I have had enough. I have seen one too many anti-war sentiments expressed in the Easterner’s pages. I chose to write this column to set some of those long-winded editorialists straight. Their views, while protected as free press, need to be challenged. What I will do is take some of the more popular anti-war arguments and debunk them.First, and possibly most common, is the “unilateral” one. These folks apparently don’t understand the meaning of the word. A unilateral action is one where one country engages in military conflict with another. This is obviously not the case. We have the support of some 40 countries. By support I mean troops, military base usage, fly-over rights, intelligence aid, financial aid, or just a supportive voice. All 40 countries are providing at least one of these.
Second, and just as false as the first, is that this war is unjustified. Those that make this argument apparently need a history refresher. Since the first Gulf war, there have been over 15 United Nations resolutions passed with regard to Iraq. Iraq’s compliance with these has been minimal at best. In fact, Saddam Hussein essentially laughed in the face of the international community by kicking out inspectors in 1998. By breaking the cease-fire agreement signed at the end of the first war, Saddam had already justified continued military action against his regime.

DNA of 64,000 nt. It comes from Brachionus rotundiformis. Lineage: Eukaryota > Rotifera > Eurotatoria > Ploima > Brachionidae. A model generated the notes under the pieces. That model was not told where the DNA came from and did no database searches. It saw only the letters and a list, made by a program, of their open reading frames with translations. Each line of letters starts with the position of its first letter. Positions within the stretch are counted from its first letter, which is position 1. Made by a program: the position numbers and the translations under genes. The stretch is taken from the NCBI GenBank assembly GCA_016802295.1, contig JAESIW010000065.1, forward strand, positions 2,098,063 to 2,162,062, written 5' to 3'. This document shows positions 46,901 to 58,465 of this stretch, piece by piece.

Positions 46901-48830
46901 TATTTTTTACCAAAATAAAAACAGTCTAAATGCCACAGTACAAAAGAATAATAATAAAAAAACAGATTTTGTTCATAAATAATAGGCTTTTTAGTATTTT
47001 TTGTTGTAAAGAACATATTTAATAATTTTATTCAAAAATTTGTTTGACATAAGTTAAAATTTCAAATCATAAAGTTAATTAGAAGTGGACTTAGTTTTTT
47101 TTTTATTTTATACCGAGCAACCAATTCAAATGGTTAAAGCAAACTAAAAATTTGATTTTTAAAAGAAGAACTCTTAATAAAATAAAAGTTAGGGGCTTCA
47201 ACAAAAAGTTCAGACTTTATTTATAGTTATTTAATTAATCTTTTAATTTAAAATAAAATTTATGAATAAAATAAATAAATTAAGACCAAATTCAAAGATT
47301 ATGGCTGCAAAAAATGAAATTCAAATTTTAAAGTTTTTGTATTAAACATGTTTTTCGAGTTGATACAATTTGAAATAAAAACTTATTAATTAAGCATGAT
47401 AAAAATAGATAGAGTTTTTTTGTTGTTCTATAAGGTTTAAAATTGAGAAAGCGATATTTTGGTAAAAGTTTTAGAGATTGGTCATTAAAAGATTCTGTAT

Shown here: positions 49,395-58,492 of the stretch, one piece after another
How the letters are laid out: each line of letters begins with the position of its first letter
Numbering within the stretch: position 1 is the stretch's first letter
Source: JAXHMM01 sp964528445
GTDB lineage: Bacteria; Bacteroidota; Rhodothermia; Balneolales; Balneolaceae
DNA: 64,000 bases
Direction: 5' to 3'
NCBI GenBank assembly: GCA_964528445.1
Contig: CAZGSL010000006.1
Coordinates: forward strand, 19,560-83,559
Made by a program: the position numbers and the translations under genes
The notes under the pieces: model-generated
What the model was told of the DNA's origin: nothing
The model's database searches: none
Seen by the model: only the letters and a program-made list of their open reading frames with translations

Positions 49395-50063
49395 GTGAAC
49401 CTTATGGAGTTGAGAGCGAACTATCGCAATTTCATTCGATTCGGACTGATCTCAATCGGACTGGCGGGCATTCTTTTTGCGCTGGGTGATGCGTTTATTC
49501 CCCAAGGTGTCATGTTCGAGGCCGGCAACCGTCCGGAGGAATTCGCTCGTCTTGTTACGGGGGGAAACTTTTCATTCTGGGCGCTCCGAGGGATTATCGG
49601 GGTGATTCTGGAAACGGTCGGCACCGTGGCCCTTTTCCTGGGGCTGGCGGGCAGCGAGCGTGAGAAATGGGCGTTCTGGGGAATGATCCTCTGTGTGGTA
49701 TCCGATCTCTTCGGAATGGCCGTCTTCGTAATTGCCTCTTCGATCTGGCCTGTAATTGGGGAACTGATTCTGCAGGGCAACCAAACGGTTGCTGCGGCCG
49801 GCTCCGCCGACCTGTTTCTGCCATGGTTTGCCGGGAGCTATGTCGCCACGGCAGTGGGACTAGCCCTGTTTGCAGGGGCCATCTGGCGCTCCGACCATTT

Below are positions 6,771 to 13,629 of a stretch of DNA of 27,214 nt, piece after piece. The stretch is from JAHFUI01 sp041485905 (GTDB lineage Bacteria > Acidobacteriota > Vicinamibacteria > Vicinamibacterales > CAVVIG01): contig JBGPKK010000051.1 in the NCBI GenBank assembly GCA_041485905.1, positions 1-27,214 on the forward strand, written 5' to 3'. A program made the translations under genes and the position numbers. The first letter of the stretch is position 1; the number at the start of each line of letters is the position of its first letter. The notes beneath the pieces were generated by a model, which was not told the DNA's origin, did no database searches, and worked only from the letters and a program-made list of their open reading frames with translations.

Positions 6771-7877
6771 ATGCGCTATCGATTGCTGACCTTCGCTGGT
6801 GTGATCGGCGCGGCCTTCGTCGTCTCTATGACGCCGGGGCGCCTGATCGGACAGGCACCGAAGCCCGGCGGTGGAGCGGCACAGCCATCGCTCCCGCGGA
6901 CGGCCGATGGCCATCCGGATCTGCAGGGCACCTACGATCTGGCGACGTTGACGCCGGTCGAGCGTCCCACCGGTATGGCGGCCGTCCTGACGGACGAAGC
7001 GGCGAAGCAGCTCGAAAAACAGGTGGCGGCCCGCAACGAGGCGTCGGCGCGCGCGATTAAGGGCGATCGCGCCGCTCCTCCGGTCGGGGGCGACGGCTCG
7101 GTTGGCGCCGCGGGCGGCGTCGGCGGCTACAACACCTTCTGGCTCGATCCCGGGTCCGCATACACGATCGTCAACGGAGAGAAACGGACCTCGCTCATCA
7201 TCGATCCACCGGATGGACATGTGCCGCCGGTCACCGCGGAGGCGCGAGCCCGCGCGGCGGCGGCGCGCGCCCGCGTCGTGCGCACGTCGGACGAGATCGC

Third, they complain that the U.N. Security Council did not sanction this military action. That is true, but once again they are in need of a little bit of historical knowledge. Since the creation of the U.N. over 50 years ago, there have been somewhere between 100 and 150 (depending on who you ask) military actions, conflicts, or wars performed by U.N. members. The Security Council sanctioned 2 of these: the Korean War and the Gulf War. Why is their approval so immensely important now? Well, to make it real simple, it’s not.Now, let me say just a few words about the protesters themselves. I will not call them names, because that would be stooping to their level. I will just point out a few of their inconsistencies. I didn’t see them protesting in 1998 (during Clinton’s impeachment hearings) when the U.S. launched hundreds of cruise missiles into Iraq. Let me remind you that Clinton didn’t seek U.N. approval. He didn’t seek congressional approval. He truly did act unilaterally, as I think he should have. I didn’t see those protesters complain while Saddam was gassing hundreds of thousands of innocent men, women, and children. I have seen the footage of Iraqi villages with streets scattered with dead human beings. Where were the protesters then?
I would propose that maybe this anti-war sentiment isn’t anti-war at all. It is anti-Bush. This is evidenced by the choice of words of many in the anti-war community. Senator John Kerry went so far as to ask for a regime change not in Iraq, but in the U.S. To suggest the ousting of our commander-in-chief during a time of war, in my opinion, is the most despicable thing he could do. Apparently, these protesters only protest when the bombs have an “R” (Republican) on them, but not when they carry a “D” (Democrat).
Please, to all of you who actually do support our president and our troops, let your voice be heard. Drown out all of those voices that support the murderous regime of Saddam Hussein. Stop letting them hurt our troops’ morale.
To comment on this column, please email the author at Bosox11978@aol.com.